Genetically Modified Foods Should Be Labeled On The Grounds Of The Constitutional Rights Of Consumers And Producers
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Would you want to know if the original genetic codes of the foods you were eating had been modified? Would you knowingly consume foods which were potentially harmful to your health? How would you feel if you already were, but the companies producing such foods were neglecting to tell you? If these modifications were harmless, would you want to know then, or do Americans have a right to know everything about what they are putting into their bodies?
In their articles, David Schubert, Gregory Conko, and Henry I. Miller, discuss whether or not genetically modified foods should be labeled on the grounds of the Constitutional rights of consumers and producers, health risks, and whether or not it is even necessary.
The first argument is that of the legality of compulsory labeling of genetically modified organisms. David Schubert argues that corruption within the industry is the reason for no laws mandating the compulsory labeling of genetically modified organisms. He states that there are no laws requiring labeling because Monsanto, the company which developed the first Genetically Modified foods, also writes the laws concerning such products (Schubert). Although many FDA scientists opposed the notion that genetically modified foods are essentially identical to foods that are not genetically modified, it was ruled that they were substantially the same and therefore posed no health risks to consumers (Schubert). Gregory Conko and Henry I. Miller strongly oppose this view, and insist that not only is the compulsory labeling of genetically modified foods unnecessary, but it is also unconstitutional (Miller). Conko and Miller argue that mandatory labeling of genetically modified foods violates commercial free speech. Producers are not ob...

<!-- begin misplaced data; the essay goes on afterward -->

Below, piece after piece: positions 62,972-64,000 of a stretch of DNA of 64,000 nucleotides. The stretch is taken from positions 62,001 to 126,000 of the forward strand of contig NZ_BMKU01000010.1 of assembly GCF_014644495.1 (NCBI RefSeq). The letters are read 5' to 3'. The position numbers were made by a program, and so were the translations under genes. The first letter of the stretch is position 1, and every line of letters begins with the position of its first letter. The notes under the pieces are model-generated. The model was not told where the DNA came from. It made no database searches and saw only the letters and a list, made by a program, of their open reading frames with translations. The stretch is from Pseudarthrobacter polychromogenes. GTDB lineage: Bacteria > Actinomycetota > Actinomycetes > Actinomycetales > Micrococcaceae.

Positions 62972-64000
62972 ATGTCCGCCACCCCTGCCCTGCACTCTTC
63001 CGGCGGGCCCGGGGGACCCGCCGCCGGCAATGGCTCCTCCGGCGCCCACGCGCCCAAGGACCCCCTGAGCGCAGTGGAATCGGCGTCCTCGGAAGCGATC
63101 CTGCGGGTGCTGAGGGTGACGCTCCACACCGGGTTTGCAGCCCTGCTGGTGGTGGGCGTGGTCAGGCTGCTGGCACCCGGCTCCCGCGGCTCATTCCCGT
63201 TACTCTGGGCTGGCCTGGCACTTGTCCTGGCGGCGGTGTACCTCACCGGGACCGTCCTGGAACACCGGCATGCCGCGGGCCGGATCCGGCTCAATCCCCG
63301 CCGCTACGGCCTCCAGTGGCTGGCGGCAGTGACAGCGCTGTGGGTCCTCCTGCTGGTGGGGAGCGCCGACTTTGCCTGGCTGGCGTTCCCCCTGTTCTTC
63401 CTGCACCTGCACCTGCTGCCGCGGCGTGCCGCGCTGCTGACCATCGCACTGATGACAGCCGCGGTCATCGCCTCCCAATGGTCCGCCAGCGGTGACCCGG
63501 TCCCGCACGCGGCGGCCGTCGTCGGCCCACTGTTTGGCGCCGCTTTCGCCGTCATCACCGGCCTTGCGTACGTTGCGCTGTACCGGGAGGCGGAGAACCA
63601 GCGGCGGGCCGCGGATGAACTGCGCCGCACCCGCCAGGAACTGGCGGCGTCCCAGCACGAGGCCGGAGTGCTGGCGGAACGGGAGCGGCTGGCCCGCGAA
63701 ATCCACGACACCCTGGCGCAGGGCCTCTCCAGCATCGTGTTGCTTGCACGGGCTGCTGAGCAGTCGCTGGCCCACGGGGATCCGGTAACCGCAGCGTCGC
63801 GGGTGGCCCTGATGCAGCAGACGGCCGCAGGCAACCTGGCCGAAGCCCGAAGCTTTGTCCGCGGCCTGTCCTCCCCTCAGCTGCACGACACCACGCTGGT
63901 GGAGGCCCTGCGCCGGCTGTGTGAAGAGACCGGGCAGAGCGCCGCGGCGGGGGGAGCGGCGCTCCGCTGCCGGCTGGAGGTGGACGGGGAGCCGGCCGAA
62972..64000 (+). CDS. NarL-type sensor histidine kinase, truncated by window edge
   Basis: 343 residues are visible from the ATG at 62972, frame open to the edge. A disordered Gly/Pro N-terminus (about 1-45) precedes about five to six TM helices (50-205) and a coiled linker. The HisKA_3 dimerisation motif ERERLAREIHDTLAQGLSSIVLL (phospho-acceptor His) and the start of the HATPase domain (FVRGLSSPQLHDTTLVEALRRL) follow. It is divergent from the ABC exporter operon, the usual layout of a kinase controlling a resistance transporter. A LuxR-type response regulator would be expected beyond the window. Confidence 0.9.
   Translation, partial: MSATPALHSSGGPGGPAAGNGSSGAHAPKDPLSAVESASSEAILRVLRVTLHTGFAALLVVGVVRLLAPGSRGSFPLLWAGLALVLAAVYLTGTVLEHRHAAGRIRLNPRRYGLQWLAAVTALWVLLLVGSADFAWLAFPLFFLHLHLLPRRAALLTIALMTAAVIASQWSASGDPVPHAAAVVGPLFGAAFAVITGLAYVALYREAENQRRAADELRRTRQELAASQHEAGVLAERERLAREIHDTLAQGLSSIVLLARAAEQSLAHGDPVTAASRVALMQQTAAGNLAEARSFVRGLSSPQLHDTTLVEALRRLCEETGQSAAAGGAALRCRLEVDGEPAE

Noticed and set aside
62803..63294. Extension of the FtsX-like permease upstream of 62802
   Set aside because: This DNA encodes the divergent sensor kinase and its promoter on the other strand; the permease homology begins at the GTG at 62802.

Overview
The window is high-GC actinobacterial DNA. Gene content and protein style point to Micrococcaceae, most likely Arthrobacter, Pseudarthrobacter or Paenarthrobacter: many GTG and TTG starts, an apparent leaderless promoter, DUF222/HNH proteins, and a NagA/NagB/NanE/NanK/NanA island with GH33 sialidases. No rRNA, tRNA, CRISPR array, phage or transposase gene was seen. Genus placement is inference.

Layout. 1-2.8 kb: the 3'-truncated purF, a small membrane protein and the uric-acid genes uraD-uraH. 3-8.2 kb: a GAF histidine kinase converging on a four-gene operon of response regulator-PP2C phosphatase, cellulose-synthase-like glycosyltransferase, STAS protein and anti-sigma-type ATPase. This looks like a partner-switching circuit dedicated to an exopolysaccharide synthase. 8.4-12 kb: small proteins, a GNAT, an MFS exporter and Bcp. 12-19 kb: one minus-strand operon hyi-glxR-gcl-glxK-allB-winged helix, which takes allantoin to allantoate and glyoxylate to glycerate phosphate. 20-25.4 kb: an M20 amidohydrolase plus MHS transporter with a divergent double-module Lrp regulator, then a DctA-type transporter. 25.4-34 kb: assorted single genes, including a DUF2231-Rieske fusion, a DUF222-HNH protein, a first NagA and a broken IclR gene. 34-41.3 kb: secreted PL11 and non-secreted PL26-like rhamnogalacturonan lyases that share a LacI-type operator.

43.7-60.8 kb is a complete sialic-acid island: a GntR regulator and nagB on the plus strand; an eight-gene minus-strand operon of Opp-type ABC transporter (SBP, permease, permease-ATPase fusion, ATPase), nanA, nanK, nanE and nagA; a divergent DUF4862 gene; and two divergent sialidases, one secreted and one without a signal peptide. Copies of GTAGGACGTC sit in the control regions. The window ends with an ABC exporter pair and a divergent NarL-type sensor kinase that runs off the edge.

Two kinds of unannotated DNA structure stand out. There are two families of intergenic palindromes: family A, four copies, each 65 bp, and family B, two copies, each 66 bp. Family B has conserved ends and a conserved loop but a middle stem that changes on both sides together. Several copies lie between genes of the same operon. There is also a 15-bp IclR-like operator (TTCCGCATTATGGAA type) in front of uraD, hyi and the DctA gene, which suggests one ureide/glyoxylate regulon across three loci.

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...d imply a warning.” (Miller).
In conclusion, both arguments come from very different sides. Schubert strongly believes that genetically modified foods are unsafe and that consumers have the right to know what they are putting into their bodies. On the other hand, Conko and Miller argue against this viewpoint, citing the safety of genetically modified foods and FDA regulations prohibiting labels that could confuse or potentially startle consumers. Conko and Miller also further their argument by stating that labeling genetically modified foods would be unconstitutional and violate commercial free speech. In their articles, David Schubert, Gregory Conko, and Henry I. Miller, discuss whether or not genetically modified foods should be labeled on the grounds of the Constitutional rights of consumers and producers, health risks, and whether or not it is even necessary.